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**The net hydrostatic pressure force will be:**

Gradually Varied Flow with Lateral Inflow The net hydrostatic pressure force will be: zP is the distance from the free surface to the centroid of the flow area A: The weight of the water prism between two sections that are dx apart is: The rightmost side assumes that a is small. The friction force can be written as: since The change in the momentum can be written as: Note that Note also that the lateral flow is entering or leaving the channel at an angle f and with velocity Uℓ. Let us insert above expression the equation of momentum, and simplify:

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**Gradually Varied Flow with Lateral Inflow**

This is the equation of free surface for a steady gradually varied flow with lateral inflow, which is also called a steady spatially varied flow. Recalling that: and Simplifying also second order terms AdA and dQdA, the spatially varied flow equation can be written as: It can be verified that, this equation reduces to gradually varied flow formula when lateral flow is zero, qℓ = 0. Spatially varied flow equation can also be solved using the same methods for solving gradually varied flow equation.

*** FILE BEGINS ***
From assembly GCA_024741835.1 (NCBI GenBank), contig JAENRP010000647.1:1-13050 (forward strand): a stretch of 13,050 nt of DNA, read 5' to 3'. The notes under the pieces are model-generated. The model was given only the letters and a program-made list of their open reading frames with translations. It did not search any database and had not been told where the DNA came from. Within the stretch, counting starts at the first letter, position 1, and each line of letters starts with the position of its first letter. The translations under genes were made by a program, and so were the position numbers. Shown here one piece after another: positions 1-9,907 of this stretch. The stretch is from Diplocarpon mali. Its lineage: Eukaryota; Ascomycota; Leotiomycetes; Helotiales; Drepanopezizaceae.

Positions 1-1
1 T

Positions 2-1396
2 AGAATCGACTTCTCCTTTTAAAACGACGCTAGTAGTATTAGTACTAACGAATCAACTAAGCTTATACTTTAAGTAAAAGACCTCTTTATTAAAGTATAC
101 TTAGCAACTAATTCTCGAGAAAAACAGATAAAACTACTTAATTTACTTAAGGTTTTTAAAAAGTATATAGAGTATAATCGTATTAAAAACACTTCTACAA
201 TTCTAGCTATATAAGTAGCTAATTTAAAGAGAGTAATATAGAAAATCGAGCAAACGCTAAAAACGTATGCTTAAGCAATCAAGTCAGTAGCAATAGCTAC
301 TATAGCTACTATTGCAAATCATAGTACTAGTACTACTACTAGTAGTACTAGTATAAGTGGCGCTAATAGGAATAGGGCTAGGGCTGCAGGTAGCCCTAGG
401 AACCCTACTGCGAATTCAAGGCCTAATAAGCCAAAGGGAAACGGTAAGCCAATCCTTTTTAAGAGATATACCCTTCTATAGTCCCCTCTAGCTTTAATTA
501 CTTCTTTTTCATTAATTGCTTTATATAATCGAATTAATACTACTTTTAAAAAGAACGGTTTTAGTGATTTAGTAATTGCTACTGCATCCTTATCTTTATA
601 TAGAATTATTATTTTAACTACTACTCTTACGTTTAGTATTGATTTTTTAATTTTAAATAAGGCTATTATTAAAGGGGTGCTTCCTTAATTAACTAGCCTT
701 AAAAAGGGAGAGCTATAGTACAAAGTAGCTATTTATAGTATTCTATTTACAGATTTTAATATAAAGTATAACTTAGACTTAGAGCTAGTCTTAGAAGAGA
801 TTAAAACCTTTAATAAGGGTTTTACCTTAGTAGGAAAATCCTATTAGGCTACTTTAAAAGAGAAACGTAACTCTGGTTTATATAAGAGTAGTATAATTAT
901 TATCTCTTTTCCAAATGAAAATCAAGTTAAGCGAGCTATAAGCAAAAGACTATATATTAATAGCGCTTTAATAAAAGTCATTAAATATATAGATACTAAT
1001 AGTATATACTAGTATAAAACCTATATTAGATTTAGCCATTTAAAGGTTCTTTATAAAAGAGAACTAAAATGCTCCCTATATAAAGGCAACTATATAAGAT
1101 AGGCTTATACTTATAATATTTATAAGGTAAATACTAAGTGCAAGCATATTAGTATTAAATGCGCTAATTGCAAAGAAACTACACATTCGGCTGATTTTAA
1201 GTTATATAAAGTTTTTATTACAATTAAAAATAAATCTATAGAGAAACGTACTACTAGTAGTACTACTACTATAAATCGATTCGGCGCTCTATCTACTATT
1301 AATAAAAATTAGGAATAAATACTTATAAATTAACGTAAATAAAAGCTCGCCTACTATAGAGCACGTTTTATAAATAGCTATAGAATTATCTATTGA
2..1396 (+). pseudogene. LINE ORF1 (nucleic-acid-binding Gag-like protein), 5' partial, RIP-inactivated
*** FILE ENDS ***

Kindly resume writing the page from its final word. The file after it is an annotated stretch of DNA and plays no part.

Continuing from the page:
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**Side channel spillway of Hoover Dam in Nevada.**

Example of Structures for Spatially Varied Flow: Side Channel Spillway Side channel spillway of Hoover Dam in Nevada as seen from the reservoir side. Side channel spillway of Hoover Dam in Nevada.

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**Side channel spillway of Hoover Dam in Nevada, looking downstream.**

Example of Structures for Spatially Varied Flow: Side Channel Spillway Side channel spillway of Hoover Dam in Nevada, looking downstream.

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Quiz No 1(5 minutes) A steep channel is connected to a mild channel as shown in figure. Both channels have a rectangular cross section. The following data is given: The flow in steep channel is steady and uniform. Determine in which channel, steep or mild, the hydraulic jump will take place.